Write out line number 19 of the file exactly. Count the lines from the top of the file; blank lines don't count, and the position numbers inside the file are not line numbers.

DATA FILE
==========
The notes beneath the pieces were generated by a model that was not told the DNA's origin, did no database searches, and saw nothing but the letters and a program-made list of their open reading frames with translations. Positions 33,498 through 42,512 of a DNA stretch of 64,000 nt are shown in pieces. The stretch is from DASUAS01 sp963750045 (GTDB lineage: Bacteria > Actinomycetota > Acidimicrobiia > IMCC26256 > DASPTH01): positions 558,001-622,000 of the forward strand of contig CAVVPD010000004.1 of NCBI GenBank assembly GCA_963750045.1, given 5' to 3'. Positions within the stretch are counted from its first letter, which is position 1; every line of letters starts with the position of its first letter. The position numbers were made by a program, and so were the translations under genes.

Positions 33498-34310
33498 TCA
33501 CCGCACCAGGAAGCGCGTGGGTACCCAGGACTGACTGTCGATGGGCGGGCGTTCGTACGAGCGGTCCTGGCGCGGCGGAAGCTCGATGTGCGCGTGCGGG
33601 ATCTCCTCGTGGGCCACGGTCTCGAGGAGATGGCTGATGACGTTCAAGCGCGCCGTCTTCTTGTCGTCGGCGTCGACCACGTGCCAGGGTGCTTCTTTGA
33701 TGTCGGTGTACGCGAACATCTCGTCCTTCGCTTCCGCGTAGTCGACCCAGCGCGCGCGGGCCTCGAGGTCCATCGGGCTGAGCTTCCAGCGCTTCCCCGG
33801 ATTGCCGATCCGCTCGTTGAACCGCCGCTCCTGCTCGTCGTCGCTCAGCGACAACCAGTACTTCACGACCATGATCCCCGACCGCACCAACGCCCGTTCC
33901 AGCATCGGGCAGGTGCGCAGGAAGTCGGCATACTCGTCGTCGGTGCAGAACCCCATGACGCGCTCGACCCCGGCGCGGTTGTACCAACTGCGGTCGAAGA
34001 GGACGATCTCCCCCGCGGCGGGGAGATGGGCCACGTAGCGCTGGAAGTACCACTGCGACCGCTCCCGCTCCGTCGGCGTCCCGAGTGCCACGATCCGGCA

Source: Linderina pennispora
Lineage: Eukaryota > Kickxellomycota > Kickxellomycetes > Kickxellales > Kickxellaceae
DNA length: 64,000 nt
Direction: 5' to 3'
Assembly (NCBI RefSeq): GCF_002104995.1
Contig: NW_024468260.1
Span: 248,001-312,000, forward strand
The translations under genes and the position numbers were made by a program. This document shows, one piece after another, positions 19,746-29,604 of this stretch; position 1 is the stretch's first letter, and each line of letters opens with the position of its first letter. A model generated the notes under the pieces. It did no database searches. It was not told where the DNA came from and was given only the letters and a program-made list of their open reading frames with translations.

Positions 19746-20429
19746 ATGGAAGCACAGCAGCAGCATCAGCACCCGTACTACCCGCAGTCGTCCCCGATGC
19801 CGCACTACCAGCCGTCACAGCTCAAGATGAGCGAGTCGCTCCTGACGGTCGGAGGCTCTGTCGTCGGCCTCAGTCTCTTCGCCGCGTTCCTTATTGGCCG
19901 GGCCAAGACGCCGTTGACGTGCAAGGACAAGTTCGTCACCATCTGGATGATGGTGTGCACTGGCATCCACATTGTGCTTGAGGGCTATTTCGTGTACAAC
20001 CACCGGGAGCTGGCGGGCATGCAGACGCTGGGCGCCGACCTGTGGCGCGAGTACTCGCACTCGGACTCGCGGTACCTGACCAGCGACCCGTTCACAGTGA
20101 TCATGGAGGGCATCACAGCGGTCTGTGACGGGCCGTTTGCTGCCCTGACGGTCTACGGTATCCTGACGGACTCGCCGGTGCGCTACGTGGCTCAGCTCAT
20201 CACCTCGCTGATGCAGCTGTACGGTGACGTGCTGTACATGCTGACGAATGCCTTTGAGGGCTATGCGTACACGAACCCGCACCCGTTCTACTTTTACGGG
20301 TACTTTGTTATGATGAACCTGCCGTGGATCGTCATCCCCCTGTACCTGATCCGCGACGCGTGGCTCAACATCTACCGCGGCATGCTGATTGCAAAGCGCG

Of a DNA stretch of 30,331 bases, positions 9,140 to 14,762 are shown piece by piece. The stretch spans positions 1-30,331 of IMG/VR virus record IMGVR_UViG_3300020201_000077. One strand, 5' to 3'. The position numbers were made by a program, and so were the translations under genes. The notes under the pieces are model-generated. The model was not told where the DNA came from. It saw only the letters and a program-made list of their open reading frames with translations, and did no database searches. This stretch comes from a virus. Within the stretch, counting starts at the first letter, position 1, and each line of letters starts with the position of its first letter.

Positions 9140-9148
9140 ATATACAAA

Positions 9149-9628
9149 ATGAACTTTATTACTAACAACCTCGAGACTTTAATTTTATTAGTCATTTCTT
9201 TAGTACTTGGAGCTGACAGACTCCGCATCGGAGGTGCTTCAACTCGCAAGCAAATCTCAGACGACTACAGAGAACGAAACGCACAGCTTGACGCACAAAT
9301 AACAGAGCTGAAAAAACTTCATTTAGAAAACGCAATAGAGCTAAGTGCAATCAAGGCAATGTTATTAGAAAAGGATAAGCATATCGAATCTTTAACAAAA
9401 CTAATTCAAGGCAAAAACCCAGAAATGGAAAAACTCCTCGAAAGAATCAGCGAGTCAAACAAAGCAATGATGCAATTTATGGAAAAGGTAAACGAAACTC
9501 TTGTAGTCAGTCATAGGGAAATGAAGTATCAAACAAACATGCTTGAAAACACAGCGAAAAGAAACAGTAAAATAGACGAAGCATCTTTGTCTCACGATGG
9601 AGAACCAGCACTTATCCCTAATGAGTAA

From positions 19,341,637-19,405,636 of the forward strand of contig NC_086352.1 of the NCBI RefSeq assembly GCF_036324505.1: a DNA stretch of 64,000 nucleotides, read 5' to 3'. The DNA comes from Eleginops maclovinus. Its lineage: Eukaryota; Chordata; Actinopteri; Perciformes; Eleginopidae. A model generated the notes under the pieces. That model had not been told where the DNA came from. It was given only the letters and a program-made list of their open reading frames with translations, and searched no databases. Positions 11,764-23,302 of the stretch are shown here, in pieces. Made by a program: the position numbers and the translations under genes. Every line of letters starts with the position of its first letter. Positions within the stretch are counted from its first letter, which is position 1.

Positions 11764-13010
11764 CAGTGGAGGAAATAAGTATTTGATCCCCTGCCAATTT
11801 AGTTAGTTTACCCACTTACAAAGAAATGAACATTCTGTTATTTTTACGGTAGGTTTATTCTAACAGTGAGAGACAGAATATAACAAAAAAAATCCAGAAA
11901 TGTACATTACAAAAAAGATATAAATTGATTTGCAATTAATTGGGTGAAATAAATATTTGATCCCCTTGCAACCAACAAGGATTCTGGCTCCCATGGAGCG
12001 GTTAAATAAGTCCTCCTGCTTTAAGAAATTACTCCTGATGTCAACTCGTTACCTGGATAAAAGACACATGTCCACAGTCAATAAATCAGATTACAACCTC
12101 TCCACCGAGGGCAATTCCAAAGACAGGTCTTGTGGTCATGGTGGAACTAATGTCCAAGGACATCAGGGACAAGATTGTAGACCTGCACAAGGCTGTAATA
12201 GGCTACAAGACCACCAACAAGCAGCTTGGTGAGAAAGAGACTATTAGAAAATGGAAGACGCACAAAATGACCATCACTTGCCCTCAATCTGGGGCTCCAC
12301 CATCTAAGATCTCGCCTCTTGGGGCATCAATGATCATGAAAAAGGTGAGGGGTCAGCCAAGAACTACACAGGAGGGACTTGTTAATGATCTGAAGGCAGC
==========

19746 ATGGAAGCACAGCAGCAGCATCAGCACCCGTACTACCCGCAGTCGTCCCCGATGC